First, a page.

Fuelled by the resources boom, the Australian economy has enjoyed an unprecedented 25 years of economic growth, more than doubling in real terms over that period. But, now, the Australian economy is slowing. Productivity is sluggish, employment growth is weakening, and consumer confidence is faltering. Many economists are now predicting an extended period of slow economic growth and recovery.
Organisations need to adapt and adjust to this unfolding reality, improve productivity and reduce costs. However, this is just one of a number of critical challenges that Australia faces. Slower economic growth globally has intensified competitive pressures. The rate of technological change is accelerating and is having increasingly disruptive consequences. Automation is destroying jobs at a faster pace and is beginning to hollow out middle-skill jobs across sectors as diverse as manufacturing, professional services and financial services. Technological advances are leading to an unprecedented rate of innovation in products and services, creating new sourcesof competitive pressure – as well as enormous potential for future growth, profitability and cost reduction. Technology is spawning a new class of business models, which are disrupting established ways of working and doing business – from Uber in the taxi industry, AirBnB in accommodation services, and the emerging FinTech sector, to the spread of online training in education services and an array of service providers able to offshore increasingly complex work. At the same time, organisations have contended with a seismic shift in the competitive and regulatory environment - from competition policy and consumer protection, to the decentralisation of industrial relations and enterprise bargaining.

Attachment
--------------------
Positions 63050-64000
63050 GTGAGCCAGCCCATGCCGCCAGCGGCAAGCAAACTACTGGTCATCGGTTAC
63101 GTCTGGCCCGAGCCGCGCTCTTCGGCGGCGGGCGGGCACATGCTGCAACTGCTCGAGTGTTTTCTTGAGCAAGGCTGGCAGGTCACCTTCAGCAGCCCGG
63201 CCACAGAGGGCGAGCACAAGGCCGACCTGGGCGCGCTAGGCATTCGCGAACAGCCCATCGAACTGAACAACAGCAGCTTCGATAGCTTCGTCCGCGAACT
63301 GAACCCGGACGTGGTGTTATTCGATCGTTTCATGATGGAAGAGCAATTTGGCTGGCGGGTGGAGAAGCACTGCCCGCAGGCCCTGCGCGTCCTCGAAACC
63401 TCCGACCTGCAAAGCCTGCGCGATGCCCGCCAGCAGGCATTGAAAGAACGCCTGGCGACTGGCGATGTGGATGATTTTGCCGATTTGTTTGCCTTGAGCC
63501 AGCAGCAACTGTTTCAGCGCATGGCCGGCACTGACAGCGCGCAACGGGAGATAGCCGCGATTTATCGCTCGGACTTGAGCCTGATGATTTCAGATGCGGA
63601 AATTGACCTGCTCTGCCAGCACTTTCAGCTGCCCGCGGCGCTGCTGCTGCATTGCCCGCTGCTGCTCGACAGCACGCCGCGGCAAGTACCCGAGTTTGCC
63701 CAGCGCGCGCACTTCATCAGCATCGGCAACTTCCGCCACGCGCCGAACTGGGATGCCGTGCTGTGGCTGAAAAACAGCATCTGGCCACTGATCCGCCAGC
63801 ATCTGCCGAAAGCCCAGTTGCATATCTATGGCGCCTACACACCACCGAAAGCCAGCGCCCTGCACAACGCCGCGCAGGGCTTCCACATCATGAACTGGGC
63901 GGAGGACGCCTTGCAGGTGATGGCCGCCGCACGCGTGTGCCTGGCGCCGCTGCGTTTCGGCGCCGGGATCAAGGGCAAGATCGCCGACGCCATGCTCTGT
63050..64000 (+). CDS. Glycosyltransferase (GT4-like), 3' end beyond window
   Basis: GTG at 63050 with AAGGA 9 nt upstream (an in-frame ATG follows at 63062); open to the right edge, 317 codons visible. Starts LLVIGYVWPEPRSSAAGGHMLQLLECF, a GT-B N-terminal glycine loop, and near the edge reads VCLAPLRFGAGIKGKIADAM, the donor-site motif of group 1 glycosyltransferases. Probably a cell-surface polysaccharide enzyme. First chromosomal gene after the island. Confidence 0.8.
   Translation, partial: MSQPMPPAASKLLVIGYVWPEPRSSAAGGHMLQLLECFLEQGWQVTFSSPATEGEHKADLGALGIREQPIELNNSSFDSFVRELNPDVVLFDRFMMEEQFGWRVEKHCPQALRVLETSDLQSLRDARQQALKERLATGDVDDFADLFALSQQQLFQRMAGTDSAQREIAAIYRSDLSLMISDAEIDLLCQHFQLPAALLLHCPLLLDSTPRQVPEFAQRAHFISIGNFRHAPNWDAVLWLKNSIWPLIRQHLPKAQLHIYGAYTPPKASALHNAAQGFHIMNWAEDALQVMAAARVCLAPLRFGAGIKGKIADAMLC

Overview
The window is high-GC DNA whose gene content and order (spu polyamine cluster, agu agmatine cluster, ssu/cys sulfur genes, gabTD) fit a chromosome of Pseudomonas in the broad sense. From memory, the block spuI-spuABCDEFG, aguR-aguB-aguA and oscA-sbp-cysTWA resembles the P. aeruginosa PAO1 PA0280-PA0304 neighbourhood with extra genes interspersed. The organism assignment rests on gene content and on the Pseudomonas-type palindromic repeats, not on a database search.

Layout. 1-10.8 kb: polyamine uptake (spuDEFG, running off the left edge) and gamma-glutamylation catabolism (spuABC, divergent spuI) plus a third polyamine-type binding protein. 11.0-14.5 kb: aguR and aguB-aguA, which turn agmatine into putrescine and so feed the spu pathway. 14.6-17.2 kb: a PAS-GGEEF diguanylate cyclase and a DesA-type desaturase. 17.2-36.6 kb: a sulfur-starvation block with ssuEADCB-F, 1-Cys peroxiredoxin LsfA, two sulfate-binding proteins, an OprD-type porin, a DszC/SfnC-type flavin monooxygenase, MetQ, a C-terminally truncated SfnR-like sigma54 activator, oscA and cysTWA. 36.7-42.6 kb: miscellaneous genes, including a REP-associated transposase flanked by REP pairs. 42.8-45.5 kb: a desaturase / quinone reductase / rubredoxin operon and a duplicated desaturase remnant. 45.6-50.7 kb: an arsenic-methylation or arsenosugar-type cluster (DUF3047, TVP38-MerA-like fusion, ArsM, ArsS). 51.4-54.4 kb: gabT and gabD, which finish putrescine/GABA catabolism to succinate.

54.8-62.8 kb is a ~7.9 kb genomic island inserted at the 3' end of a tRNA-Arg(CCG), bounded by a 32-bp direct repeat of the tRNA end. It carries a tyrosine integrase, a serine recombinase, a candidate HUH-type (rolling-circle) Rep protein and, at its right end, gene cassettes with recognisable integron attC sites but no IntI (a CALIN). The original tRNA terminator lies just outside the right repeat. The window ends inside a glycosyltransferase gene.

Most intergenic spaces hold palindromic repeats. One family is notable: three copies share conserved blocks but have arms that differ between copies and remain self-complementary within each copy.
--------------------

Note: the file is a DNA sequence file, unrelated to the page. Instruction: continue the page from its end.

These fundamental changes in the way organisations organise and compete will impact Australian workplaces of all shapes and sizes – small and large, private and public, for-profit and not-for-profit, and across industries.
If Australia is to maintain national competitiveness and generate growth and jobs, organisations need to navigate through a phase of increased uncertainty and ambiguity, disruption and change. To survive, organisations need to innovate and adapt, and to develop new capabilities and new sources of growth.
A critical question is whether Australian organisational leaders are ready to meet these new challenges. Or whether the extended period of economic growth driven by the resources boom has made Australian organisational leaders complacent and unprepared for the future? Have Australian organisations invested adequately in their leadership and management capabilities to navigate through these complex and uncertain times? If not, will these various changes have adverse and lasting effects on future growth and prosperity? These questions have informed the surveys developed for this study.
This Centre for Workplace Leadership Study of Australian Leadership is supported by the Australian Government through the Department of Employment.